How positively adolescents believe others feel about their ethnic-racial group (i.e., public regard) is an important part of their ethnic-racial identity (ERI), which is likely informed by contextual and individual factors. Using cluster analyses to generate ERI statuses among Black, Latino, and White adolescents (n = 1,378), we found that associations between peer versus adult discrimination and public regard varied across ERI status and ethnic-racial group. However, among all adolescents, an achieved ERI (i.e., having explored ethnicity-race and having a clear sense about its personal meaning) buffered the negative association between adult discrimination and public regard, but not between peer discrimination and public regard. Implications for understanding the interplay between contextual and individual factors for public regard are discussed.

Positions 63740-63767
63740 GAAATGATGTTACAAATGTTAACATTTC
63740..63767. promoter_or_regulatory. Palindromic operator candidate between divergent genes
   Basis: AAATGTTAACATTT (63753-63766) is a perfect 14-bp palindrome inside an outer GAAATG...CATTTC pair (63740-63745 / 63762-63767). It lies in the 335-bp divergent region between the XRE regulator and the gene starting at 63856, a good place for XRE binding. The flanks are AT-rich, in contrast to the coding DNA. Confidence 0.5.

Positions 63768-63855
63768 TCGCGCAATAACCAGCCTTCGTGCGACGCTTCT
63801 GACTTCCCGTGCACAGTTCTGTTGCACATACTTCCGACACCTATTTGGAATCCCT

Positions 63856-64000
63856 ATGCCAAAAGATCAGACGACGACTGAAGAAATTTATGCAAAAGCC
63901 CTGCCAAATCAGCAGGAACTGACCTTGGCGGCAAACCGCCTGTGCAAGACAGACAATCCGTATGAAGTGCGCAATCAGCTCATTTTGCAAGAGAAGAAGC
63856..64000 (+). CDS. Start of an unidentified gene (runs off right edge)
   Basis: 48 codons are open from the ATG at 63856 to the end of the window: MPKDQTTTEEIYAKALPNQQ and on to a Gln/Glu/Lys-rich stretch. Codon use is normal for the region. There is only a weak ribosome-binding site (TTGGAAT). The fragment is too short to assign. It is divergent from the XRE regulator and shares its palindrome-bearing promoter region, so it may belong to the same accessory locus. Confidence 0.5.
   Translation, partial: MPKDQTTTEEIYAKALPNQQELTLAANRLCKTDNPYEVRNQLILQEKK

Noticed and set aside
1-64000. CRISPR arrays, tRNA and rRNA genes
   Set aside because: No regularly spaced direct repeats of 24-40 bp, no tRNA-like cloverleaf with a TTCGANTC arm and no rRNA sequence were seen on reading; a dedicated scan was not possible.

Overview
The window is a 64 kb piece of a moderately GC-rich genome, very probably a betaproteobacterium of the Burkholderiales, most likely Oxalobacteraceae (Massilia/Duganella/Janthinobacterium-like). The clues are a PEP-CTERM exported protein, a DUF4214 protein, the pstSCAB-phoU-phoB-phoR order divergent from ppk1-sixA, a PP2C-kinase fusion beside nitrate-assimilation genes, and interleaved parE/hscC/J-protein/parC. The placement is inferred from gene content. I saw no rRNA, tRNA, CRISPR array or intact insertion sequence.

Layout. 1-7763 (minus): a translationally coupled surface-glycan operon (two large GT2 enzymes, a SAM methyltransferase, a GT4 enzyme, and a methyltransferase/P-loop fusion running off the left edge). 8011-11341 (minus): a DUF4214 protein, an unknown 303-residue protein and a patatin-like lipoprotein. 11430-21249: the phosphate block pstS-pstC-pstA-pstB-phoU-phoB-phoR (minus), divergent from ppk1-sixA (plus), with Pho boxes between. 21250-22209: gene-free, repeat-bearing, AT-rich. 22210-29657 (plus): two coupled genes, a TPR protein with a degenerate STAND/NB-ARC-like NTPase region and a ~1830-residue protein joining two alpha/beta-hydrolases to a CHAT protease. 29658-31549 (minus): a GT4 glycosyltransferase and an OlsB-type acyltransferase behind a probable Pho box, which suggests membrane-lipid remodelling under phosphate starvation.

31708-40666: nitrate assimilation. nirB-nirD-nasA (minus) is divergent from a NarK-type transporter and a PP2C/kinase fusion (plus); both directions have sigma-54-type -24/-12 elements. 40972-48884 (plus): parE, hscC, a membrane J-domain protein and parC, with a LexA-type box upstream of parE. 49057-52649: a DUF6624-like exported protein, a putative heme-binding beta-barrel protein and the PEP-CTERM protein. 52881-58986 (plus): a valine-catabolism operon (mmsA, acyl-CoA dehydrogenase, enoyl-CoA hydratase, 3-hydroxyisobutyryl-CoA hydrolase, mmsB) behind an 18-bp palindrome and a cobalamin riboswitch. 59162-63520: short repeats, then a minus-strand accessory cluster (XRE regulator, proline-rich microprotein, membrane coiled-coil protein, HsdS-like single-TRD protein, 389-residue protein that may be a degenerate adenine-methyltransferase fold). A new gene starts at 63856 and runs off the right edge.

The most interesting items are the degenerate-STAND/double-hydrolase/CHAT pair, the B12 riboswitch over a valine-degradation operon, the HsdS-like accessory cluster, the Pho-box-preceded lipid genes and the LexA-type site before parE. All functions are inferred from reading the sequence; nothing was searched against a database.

ASJC Scopus subject areas
- Cultural Studies
- Developmental and Educational Psychology
- Social Sciences (miscellaneous)
- Behavioral Neuroscience